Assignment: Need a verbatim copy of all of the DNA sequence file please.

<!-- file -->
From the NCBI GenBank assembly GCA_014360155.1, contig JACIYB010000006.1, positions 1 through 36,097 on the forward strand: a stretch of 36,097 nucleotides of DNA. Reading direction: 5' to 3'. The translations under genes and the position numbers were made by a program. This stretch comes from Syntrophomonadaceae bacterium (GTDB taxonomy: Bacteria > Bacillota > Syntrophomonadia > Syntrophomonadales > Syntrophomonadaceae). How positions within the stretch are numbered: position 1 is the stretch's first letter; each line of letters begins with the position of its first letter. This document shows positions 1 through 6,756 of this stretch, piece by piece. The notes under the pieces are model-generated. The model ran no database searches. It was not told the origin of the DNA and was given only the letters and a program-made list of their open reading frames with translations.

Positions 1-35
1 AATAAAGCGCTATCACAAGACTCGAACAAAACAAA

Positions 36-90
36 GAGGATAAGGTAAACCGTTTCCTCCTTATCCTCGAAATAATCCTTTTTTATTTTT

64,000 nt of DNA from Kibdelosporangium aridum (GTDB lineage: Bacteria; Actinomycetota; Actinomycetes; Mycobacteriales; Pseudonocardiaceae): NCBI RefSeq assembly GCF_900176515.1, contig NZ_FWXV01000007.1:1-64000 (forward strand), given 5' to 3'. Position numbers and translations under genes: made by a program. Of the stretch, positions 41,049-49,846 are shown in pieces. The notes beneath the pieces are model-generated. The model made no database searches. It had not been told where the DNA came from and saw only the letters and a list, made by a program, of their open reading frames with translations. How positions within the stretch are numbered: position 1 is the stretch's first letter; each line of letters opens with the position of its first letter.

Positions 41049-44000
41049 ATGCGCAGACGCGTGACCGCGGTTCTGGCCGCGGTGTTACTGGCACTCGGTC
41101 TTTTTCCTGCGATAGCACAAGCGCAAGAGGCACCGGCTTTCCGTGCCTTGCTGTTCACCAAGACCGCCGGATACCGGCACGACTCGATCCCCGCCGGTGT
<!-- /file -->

From the NCBI GenBank assembly GCA_014360155.1, contig JACIYB010000006.1, positions 1 through 36,097 on the forward strand: a stretch of 36,097 nucleotides of DNA. Reading direction: 5' to 3'. The translations under genes and the position numbers were made by a program. This stretch comes from Syntrophomonadaceae bacterium (GTDB taxonomy: Bacteria > Bacillota > Syntrophomonadia > Syntrophomonadales > Syntrophomonadaceae). How positions within the stretch are numbered: position 1 is the stretch's first letter; each line of letters begins with the position of its first letter. This document shows positions 1 through 6,756 of this stretch, piece by piece. The notes under the pieces are model-generated. The model ran no database searches. It was not told the origin of the DNA and was given only the letters and a program-made list of their open reading frames with translations.

Positions 1-35
1 AATAAAGCGCTATCACAAGACTCGAACAAAACAAA

Positions 36-90
36 GAGGATAAGGTAAACCGTTTCCTCCTTATCCTCGAAATAATCCTTTTTTATTTTT

64,000 nt of DNA from Kibdelosporangium aridum (GTDB lineage: Bacteria; Actinomycetota; Actinomycetes; Mycobacteriales; Pseudonocardiaceae): NCBI RefSeq assembly GCF_900176515.1, contig NZ_FWXV01000007.1:1-64000 (forward strand), given 5' to 3'. Position numbers and translations under genes: made by a program. Of the stretch, positions 41,049-49,846 are shown in pieces. The notes beneath the pieces are model-generated. The model made no database searches. It had not been told where the DNA came from and saw only the letters and a list, made by a program, of their open reading frames with translations. How positions within the stretch are numbered: position 1 is the stretch's first letter; each line of letters opens with the position of its first letter.

Positions 41049-44000
41049 ATGCGCAGACGCGTGACCGCGGTTCTGGCCGCGGTGTTACTGGCACTCGGTC
41101 TTTTTCCTGCGATAGCACAAGCGCAAGAGGCACCGGCTTTCCGTGCCTTGCTGTTCACCAAGACCGCCGGATACCGGCACGACTCGATCCCCGCCGGTGT